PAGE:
For campaigns, Election Day is frantic. For so many others, it involves waiting… and waiting, and hoping for some scrap of information.
I’ve been getting ready for tonight, but also thinking about an amazing two years and trips to (if I count right) 28 states. Three memories seem particularly relevant to today.
My first visit to Obama headquarters in Chicago came in July 2007. I was struck by the sense that it was a gathering of happy warriors -- even though they were not the favorites. It was, even then, a very young crowd and already quite obviously tech savvy. One of the people behind Facebook, who had signed up with Obama, told me of their plans. Also, maybe they were putting on a good show, but the Obama folks really seemed to get along and like each other. I had the feeling they would manage to avoid some of the public infighting that can cripple a campaign. That turned out to be true.
On the day of my visit, the Democrats were battling over Obama’s statement in a debate that he would negotiate without precondition with the leaders of Iran, Syria, Venezuela, Cuba and North Korea. Hillary Clinton thought Obama’s position was "irresponsible and frankly naive." Obama said Clinton was simply echoing "Bush administration policy." I thought at the time that whatever the merits of their respective arguments, Obama was shrewd to get to Clinton’s dovish side, given the anti-war orientation of Democratic primary voters.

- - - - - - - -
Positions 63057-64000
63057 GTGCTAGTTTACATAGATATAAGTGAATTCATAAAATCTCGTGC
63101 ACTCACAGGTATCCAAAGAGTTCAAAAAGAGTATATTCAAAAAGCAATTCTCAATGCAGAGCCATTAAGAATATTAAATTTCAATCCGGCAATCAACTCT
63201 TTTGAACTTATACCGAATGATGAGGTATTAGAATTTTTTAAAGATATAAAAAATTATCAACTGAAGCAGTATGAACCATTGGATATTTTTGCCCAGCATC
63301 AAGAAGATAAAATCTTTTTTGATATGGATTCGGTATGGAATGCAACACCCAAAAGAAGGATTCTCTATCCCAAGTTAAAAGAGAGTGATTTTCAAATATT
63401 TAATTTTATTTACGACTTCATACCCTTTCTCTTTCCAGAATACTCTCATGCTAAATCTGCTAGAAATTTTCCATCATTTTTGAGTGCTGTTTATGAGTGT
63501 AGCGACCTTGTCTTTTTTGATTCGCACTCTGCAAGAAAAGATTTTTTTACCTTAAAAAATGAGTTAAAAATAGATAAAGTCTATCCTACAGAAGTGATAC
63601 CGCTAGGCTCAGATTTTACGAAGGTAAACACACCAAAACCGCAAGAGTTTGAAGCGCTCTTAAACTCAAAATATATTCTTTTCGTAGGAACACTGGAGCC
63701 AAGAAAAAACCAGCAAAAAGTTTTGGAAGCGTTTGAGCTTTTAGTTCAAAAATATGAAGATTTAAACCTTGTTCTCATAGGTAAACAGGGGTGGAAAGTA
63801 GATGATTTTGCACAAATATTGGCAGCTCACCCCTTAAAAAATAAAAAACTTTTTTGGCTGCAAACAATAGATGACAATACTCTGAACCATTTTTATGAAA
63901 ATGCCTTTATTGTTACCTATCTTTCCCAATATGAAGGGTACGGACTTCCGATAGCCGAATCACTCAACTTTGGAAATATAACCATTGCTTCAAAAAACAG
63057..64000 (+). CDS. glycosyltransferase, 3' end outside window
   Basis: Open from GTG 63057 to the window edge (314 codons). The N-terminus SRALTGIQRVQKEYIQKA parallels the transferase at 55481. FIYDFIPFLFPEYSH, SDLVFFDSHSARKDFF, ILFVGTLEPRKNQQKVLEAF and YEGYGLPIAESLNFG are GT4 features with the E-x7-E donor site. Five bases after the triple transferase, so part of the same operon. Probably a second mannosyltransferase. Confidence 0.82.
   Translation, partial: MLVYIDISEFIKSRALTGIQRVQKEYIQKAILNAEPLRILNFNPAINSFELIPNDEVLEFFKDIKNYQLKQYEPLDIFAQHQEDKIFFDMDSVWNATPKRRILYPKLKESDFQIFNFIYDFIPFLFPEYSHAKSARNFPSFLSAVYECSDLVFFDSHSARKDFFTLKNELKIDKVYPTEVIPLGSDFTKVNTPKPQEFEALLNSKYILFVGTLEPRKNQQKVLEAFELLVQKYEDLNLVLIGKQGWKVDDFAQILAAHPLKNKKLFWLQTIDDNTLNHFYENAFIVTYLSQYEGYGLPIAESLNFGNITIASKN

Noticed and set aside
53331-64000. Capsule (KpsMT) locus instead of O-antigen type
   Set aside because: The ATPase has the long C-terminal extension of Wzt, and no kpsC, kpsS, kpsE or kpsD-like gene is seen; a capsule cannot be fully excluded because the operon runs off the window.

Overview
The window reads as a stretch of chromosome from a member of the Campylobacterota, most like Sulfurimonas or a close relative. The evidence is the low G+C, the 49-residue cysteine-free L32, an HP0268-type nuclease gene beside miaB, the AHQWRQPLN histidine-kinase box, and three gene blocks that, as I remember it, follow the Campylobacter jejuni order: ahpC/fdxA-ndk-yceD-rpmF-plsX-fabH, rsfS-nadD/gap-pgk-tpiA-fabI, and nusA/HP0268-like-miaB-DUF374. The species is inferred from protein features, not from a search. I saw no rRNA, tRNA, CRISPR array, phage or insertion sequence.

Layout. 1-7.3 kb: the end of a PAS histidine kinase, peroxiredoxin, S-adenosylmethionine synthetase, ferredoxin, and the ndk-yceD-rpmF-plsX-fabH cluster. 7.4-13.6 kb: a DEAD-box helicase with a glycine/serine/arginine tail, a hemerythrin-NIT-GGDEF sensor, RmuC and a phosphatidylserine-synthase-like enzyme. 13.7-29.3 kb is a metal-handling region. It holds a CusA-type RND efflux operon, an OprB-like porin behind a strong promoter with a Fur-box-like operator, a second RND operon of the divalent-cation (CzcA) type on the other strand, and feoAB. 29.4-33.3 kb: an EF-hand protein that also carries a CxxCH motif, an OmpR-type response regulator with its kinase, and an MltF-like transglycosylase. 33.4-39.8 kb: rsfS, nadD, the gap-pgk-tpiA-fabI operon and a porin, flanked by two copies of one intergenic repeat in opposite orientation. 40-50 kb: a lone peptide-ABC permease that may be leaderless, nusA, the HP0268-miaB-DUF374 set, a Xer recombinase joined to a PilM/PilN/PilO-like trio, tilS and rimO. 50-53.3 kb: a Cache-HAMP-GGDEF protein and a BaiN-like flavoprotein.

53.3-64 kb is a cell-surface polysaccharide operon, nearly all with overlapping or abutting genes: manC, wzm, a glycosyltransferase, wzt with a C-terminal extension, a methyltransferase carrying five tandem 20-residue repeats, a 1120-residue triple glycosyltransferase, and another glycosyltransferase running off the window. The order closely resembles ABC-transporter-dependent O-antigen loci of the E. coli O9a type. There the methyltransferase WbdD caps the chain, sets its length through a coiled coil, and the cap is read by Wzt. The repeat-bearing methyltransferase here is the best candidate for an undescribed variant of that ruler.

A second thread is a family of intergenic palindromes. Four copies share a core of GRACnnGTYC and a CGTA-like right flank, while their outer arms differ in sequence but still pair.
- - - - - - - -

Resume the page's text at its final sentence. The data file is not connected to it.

The second memory is of a conversation with two young organizers for John McCain at a restaurant in Manchester, N.H., in November 2007. One of them was Jim Barnett, the candidate's New Hampshire state director, who was simply relieved that McCain was still around, having survived after so many in the media had pronounced his candidacy dead. What struck me that night was a sense of idealism and commitment on the part of the young McCainiacs. They were not unlike the young Obama folks you ran into regularly. Barnett persuaded me that McCain really was coming back -- and I’m glad he did, because he was right. The McCain campaigning back then was the Straight Talk Express guy freed from the constraints of too many consultants and any worries about preserving front-runner status. I have wondered this fall what would have happened if he had continued in that mode, with less spin and consulting, more free-form idealism. But it was not to be.
The third memory is more recent: a Sarah Palin rally in Shippensburg, Pa, last week. My experience there was quite different from the angrier rallies we saw on television. Oh sure, there was a lot of booing. But at least the Palin supporters in my vicinity were warm and welcoming, even to a columnist for the liberal media. (I wanted to tell them that my colleagues should not be attacked as liberals, but that I deserved it if they were in the mood.) During her speech, Palin slammed the "liberal media" at four separate points. A Republican standing nearby seemed to feel for me. He leaned over and whispered, “I’m sorry she’s hitting you so hard.” It was a lovely act of cross-ideological solidarity not much seen during this campaign. Perhaps it’s a sign of the unity we’ll start experiencing tomorrow.
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